Tuesday, February 16, 2016

Sene-Gambia trade war or economic suicide

Sall and Jammeh in better times
"We will teach him a lesson" were the first words that greeted me when I reached out this morning to a source close to the Macky Sall government to inquire about reports that Gambian businessmen in Senegal. particularly Dakar, are being denied renewal or issuance of "passevent" that allows them to free movement.

It is obvious that without free movement of goods and persons, Gambian businessmen in Senegal will be severely constraint in operating their businesses.

This is just one example of Yaya Jammeh keeps shooting himself in the foot which would have been perfectly fine with most Gambians had it not been that in the process he's inflicting a severe blow to the rest of Gambian society.

For instance, presently the groundnut crop is being sold across the border in Senegal because of the regimes inability to buy it from the Gambian farmer at a competitive price.  Senegal's producer price for groundnut is significantly higher this year resulting in Gambia farmers crossing the border into Senegal to sell their crop.

The official buying agent of the regime, Gambia Groundnut Corporation (GGC) has been a bankrupt agency since its inception.  It relies of government finance to operate and since the regime is experiencing budgetary constraints of its own, the GGC's ability to buy this year's crop is correspondingly limited.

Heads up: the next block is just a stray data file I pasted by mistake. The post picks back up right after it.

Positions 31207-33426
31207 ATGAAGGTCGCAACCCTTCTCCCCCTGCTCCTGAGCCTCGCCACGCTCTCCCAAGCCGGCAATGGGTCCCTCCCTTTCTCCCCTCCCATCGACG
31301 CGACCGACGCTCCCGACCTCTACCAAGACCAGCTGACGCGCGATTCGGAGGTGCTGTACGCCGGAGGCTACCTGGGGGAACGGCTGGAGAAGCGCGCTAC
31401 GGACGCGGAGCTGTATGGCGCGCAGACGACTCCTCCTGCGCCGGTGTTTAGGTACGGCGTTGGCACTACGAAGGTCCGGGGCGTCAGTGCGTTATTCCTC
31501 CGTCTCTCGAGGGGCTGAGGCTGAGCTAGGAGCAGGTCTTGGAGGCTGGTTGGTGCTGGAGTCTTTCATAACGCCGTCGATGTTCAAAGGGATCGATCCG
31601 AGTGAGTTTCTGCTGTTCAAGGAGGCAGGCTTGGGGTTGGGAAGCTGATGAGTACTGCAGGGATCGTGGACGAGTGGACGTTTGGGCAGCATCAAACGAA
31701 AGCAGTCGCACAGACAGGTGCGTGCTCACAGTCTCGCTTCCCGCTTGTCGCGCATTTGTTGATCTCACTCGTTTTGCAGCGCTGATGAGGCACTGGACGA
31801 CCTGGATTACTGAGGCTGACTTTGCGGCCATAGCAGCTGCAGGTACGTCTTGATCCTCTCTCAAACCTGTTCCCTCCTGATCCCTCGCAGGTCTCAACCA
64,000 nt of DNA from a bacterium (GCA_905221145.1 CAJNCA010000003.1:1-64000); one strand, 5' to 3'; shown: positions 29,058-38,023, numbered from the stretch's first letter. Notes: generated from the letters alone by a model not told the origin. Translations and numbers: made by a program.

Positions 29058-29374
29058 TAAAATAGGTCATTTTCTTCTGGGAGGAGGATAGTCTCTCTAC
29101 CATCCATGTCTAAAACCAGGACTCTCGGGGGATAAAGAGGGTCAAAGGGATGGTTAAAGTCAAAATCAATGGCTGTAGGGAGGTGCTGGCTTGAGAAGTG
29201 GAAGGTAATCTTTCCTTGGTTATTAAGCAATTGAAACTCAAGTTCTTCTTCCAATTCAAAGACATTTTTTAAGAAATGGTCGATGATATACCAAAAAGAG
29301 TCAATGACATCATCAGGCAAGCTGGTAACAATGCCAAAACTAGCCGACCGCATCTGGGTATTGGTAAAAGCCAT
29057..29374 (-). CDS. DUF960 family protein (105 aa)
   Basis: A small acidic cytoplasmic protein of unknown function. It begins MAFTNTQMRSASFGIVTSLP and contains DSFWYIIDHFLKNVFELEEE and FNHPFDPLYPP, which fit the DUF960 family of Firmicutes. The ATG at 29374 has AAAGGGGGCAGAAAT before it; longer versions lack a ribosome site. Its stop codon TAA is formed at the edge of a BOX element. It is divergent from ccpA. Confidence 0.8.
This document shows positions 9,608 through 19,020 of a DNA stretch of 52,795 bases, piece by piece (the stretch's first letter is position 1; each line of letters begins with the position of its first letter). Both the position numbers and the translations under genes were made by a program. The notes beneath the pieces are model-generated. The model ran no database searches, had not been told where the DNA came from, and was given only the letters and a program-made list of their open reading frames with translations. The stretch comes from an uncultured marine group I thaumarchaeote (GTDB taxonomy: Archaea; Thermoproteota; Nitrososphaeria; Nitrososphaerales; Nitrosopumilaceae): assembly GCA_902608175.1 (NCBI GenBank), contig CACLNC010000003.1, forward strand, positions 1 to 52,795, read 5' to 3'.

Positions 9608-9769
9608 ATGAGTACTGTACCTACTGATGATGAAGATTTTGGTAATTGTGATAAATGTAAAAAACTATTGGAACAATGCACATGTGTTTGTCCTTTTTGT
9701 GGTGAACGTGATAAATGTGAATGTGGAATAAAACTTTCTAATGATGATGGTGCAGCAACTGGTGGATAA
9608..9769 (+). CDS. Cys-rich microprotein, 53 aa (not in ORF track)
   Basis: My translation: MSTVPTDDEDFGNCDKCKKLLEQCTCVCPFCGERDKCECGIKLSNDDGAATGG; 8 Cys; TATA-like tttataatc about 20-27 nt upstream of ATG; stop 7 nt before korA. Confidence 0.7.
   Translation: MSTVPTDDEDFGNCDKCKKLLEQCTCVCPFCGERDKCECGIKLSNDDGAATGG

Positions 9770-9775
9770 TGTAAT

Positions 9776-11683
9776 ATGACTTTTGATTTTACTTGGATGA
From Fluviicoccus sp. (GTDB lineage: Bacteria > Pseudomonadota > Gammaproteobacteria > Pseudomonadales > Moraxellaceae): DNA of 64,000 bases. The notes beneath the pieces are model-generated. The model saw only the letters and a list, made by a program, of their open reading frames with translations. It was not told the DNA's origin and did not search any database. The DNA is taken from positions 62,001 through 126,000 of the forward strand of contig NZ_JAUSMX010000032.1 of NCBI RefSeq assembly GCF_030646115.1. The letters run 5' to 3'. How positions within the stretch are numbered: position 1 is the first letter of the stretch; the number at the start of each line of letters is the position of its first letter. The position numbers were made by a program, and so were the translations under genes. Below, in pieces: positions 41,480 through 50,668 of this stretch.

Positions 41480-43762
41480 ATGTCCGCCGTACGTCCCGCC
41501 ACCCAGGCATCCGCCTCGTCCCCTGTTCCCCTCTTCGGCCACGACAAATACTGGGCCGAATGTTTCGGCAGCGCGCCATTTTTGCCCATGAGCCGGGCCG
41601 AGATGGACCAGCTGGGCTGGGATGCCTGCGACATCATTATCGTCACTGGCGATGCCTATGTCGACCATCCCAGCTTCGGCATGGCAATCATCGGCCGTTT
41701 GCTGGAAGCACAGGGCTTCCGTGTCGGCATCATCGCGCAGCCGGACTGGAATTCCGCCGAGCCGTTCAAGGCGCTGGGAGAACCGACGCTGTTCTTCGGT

The abrupt and apparent unilateral increase in the tariff levied per truck using the TransGambia road is being viewed by Senegal as a hostile act designed to deliberately harm Senegal's economy and undermine its security in the midst of a terror threat the Sall government is committed to fighting vigorously.  The terror threat is commonly seen as a shared responsibility between the countries, given the unique nature of their geography. But recent developments are causing Senegal to pause and rethink Jammeh's continued erratic and irresponsible behavior.  The ill-timed declaration of The Gambia as an Islamic State is one such behavior that has puzzled its neighbor.

The fact that Jammeh is faced with his toughest presidential elections in two decades only adds to the unpredictability of his future actions.  There are already signs of panic mood of which the increase in the toll for Senegalese commercial trucks which was effected with little or no notice (depending whom you talk to) is one such example.  It is also seen as a tactic employed by Jammeh to divert the attention of Gambians away from an economy that is deteriorating faster than the regime anticipated. So why would Jammeh continue to act irrationally and belligerently towards a neighbor that has a stronger economy.